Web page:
The Norfolk Coast Path links with the Peddars Way at the coast at Holme-the-next-the-Sea

The Paston Way

Taking its name from the Paston Family who adopted their name from the small village on the north east coast of Norfolk and who were dominant landowners and a merchant family during the Medieval and Tudor periods.

This walk takes in sixteen churches and sixteen villages and towns.

The walk starts in North Walsham from the gates of Paston College and crosses the Market Place to enter the churchyard of St. Nicholas from the south and finishes in the church of St. Peter and St. Paul at Cromer.

The Paston Way links with the Weavers Way at Cromer and North Walsham.

The Bure Valley Walk

A 9 mile, 14km footpath running between Aylsham and Wroxham along the former railway line, beside the narrow gauge track of the Bure Valley Railway which you can then use for the return journey, if you so wish.

The Peddars Way

A country walk of 46 miles (74km) which follows the route of a Roman road, running straight as a die.  It begins in the Breckland of Knettishall Heath and ends in Holme-next-the-sea.  It follows a Roman military road built at the time of the Boudiccan revolt in AD61, probably in order to enable troops to patrol the territory of the rebellious Iceni tribe.  It is not known why the road was built to disappear into the sea, one plausible explanation suggests there might have been a ferry port at Holme next the sea, connecting Norfolk via the Wash to Lincolnshire. The Peddars Way first appears in maps of 1587 and could mean footpath from the Latin 'pedester' - 'to go on foot'.

Peddars Way passes through countryside ranging from the heaths of the breckland to the north-west Norfolk ridge and the dunes of the coast. Comprising of country lanes, waymarked bridleways and footpaths.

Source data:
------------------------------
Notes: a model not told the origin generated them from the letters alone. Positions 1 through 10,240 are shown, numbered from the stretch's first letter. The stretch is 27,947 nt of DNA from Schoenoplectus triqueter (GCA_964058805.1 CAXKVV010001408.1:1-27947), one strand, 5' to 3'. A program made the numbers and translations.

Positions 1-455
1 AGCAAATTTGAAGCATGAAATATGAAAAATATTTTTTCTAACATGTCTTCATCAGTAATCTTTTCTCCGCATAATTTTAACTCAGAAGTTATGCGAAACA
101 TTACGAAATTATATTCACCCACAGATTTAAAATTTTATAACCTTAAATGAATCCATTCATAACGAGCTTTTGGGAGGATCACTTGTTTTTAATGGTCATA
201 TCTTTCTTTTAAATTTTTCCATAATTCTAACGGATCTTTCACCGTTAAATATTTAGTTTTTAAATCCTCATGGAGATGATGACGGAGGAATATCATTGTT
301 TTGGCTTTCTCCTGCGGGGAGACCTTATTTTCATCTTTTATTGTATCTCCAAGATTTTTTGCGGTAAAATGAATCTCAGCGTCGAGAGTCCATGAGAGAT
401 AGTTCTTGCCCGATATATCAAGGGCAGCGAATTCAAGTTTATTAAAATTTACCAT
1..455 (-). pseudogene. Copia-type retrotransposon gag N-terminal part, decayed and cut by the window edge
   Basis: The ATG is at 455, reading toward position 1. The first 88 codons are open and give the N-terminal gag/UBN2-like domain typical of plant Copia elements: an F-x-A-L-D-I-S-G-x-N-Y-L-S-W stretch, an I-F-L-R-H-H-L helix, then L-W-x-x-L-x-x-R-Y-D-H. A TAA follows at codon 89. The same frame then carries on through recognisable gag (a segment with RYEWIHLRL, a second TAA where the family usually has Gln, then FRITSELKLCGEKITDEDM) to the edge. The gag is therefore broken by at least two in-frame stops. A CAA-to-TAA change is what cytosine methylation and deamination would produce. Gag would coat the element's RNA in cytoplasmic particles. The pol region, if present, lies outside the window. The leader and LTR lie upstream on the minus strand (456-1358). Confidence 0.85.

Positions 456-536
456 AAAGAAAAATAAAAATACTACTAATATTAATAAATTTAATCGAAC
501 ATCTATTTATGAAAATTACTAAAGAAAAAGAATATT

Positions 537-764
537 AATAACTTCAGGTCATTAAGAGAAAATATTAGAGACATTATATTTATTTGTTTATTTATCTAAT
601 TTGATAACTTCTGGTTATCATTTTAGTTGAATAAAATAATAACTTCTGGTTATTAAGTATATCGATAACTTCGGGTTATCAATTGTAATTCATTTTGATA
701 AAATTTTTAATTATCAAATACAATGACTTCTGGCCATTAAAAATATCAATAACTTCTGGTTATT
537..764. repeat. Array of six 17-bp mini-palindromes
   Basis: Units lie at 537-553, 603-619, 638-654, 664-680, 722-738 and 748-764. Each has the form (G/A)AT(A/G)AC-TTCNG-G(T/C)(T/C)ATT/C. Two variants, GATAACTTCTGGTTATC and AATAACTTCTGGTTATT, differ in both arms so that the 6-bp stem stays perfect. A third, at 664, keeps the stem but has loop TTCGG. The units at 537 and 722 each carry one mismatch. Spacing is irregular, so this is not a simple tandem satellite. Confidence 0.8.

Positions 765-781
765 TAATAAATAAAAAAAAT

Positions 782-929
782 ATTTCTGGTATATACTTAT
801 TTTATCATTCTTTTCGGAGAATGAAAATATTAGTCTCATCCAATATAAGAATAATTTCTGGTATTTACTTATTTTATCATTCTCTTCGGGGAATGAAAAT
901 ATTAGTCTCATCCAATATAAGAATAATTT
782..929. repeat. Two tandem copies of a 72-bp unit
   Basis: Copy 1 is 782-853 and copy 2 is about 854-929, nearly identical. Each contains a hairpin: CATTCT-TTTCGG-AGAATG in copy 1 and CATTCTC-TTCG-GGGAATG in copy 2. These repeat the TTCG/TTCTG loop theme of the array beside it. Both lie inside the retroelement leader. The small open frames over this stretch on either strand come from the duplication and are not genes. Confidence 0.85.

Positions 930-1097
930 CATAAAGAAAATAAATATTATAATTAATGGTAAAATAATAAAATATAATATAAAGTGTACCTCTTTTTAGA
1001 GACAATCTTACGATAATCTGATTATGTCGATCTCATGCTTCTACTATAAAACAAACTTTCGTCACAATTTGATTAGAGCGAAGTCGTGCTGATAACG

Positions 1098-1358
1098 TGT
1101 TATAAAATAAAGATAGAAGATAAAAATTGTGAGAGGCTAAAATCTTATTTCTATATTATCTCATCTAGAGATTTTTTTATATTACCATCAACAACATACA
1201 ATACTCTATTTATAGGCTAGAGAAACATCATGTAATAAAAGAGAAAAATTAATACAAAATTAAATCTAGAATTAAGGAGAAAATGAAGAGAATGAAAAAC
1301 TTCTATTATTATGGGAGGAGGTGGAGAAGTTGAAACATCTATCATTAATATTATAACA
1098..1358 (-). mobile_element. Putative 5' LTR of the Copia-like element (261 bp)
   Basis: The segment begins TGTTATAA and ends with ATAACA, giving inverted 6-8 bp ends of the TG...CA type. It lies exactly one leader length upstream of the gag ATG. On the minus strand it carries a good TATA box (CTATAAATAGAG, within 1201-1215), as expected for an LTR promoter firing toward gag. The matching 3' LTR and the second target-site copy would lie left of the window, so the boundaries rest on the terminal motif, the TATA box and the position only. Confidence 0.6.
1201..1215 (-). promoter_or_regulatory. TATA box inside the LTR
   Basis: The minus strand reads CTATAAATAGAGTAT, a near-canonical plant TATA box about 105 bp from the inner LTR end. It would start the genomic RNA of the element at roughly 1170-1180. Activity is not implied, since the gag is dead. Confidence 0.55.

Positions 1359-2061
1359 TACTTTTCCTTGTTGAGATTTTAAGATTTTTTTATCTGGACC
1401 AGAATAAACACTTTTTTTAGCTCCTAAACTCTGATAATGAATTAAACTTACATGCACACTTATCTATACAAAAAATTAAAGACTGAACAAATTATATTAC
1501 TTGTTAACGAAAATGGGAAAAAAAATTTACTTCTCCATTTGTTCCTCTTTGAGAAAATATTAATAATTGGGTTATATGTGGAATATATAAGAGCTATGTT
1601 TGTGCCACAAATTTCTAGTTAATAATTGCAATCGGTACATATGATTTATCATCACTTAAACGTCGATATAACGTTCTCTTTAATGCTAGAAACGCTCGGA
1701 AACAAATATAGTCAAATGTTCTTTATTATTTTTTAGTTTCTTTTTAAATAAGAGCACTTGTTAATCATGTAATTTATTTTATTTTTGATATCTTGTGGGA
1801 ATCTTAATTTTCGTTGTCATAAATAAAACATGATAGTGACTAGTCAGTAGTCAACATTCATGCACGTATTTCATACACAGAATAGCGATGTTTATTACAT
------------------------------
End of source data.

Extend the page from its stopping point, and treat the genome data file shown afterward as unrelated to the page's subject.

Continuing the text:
After the Roman's departure the Saxons did not use the highway which led to their villages being built away from the line of the road.  Therefore there are few villages apart from the Acres that the way passes through, though we can recommend that some diversions into some of the towns on either side of the way are well worth a visit.  Such as Swaffham, Great Birchham, Great Massingham and Ringstead.

Also a diversion to the village of Cockley Cley where they have re-created an Iceni village is worth noting.

The Peddars Way links with the Norfolk Coast Path at the coast at Hunstanton

Weavers Way

A long distance footpath of 57 miles, 92km from Cromer to Great Yarmouth. The name Weavers Way comes from the ancient weaving industry that used to be common in the towns of Aylsham, North Walsham, Stalham and Worsted.  The way takes you from the coast at Norfolk, through the Norfolk Broads.  It passes through the National Trust estates of Felbrigg and Blickling as well as along the track bed of the former Great Yarmouth to Kings Lynn railway line.

 Other Long Distance Paths

Angles Way:  Boudicas Way:  Nar Valley Way:  Pingo Trail 

 Norfolk Circular Walks

The local government site, with lots of interesting and varied walks.